Re: postmodern ethics

Johanna Schmertz (johanna@HUNTER1.COM)
Sun, 27 Oct 1996 06:06:09 -0600

I'm Johanna Schmertz, and I'm new to the list.
Enjoyed your post on postmodern ethics, Mike.
A few days ago a fellow department member presented a paper to
faculty members from other disciplines on the possibility of an ethical
postmodern subject of writing. I went back to your post today and noticed
that, in response to her paper, members of our history department used the
same "devil words"--nihilism, meaninglessness--
you decribe as characteristic of media representations of deconstruction.
They also used the terms "anarchy" and "chaos" to refer to the consequences
of a postmodern stance. Ours is a school with a large contingent of
fundamentalists, teachers as well as students, so that fact probably has
some bearing on their objections. Interestingly, though, when we (English
people)got off Lyotard and onto Foucault, the history people calmed down a
bit. I thought Foucault would make things more inflammatory (the strong
influence of Nietzsche, Genealogy of Morals, in his work) but he didn't.
Maybe his systematizing (and the fact that history is of such importance to
him) made Foucault more palatable? Hard to know, I guess. History and
fundamentalism are an odd mix.

At 12:19 PM 10/25/96 -0600, you wrote:
>just when you thought it was dead ...
>i wrote this post to a grad class list i'm on, in response to the accusation
>that there is no ethics possible in a postmodern context. the quote i
>include is another example of what i'd call "beauty" in theoretical langauge
>in the plain style, but it also expresses something i feel in radically
>obvious constructed situations: the responsibilty to interrogate assertions
>and ideas, for indeed, everything is potentially dangerous.
>>Date: Thu, 24 Oct 1996 00:10:50
>>To: @style
>>From: "Michael J. Salvo" <>
>>Subject: postmodern ethics
>>in class on tuesday, everyone got to see me fumble about trying to explain
>the relationship between postmodernity and ethics. the relationship is
>contrary to the popular media representation of deconstruction,
>specifically, and a bit counter-intuitive, not to mention complex. chances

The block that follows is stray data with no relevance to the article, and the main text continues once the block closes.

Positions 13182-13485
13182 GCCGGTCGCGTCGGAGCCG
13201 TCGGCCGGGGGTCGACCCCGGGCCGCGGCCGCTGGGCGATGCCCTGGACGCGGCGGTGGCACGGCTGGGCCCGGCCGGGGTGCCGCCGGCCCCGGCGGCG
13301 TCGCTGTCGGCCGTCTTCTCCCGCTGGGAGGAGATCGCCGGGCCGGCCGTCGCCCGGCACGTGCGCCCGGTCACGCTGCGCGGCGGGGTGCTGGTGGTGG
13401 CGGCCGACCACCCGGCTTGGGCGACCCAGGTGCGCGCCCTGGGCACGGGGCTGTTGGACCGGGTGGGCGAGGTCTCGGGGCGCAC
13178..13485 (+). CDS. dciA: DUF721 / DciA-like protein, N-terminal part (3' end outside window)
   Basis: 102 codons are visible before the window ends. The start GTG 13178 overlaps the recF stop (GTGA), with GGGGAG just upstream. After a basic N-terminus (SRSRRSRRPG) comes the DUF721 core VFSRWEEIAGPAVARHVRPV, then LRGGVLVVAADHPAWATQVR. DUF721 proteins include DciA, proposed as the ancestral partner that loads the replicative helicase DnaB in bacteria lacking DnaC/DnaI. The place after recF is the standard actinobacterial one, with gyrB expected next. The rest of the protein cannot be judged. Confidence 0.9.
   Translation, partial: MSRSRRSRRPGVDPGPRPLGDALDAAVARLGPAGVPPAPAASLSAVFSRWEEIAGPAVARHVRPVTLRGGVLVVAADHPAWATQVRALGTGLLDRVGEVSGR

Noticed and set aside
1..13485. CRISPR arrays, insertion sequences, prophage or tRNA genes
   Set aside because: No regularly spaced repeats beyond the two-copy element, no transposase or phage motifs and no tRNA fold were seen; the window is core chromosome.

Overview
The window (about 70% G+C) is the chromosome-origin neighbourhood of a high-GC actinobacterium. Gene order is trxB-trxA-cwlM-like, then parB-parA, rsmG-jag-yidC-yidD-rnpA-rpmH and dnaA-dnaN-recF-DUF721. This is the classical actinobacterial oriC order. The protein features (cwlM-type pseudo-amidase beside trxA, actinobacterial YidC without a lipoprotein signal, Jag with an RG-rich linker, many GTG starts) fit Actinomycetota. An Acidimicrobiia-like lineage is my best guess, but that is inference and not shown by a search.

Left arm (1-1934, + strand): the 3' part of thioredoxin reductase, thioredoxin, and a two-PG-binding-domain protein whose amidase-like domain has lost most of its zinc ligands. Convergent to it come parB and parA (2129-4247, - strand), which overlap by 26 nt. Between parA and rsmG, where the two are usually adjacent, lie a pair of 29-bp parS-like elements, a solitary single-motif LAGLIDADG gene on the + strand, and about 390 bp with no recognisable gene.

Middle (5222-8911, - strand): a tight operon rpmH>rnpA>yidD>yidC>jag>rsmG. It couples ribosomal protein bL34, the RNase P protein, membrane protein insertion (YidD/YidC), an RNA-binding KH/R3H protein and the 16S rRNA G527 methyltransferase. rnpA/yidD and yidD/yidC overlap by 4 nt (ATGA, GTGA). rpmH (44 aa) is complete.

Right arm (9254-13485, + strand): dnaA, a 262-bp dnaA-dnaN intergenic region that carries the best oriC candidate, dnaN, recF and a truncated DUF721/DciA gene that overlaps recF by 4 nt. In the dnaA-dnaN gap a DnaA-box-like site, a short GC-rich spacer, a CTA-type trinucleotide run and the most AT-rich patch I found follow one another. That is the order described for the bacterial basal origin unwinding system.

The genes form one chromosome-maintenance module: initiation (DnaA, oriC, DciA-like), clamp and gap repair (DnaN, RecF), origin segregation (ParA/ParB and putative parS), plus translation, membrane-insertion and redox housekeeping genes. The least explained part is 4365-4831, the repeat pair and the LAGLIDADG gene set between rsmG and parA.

>are i'll botch the explaination here as i did tuesday, but this position is
>important enough for me to want to take another stab at it.
>>the popular representation of deconstruction in particular and
>postmodernity specifically is the nihilistic extreme one can put lyotard's
>reference to the death (dearth?) of master narratives, those myths --
>neither true nor false -- which we use to inform our everyday practice.
>these, once gone, seem to pull the ontological rug out from under us.
>indeed, Dada-ist art, the theater of the absurd, the work of baudrillard
>come to mind. if there is no truth, why do i go on? what do i pursue if i
>know (or believe) there will be no revelation?
>>foucault, as expressed in rabinow's _Foucault Reader_, takes a much
>different tactic. every ethical position has a history, an ideology, and an
>epistemology. investigating, questioning, interrogating these aspects of
>ethics is not only important but vitally necessary. we risk the continued
>repetition of historical problems, we always do, and as Foucault phrases it,
>everything is dangerous. he doesn't assert that everything is meaningless;
>rather, he asserts that everything is a *danger*. left unexamined, the
>dangers can be left unknown, mystified, undisturbed. so too, a postmodern
>ethics will require grounding, but grounding in *what*, exactly? excuse
>this long contextualizing quote:
>>Q. And what will come next? Will there he more on the Chris- ians when you
>finish these three?
>>M.F. Well, I am going to take care of myself . . . I have more than a draft
>of a book about sexual ethics in the sixteenth century, , in which also the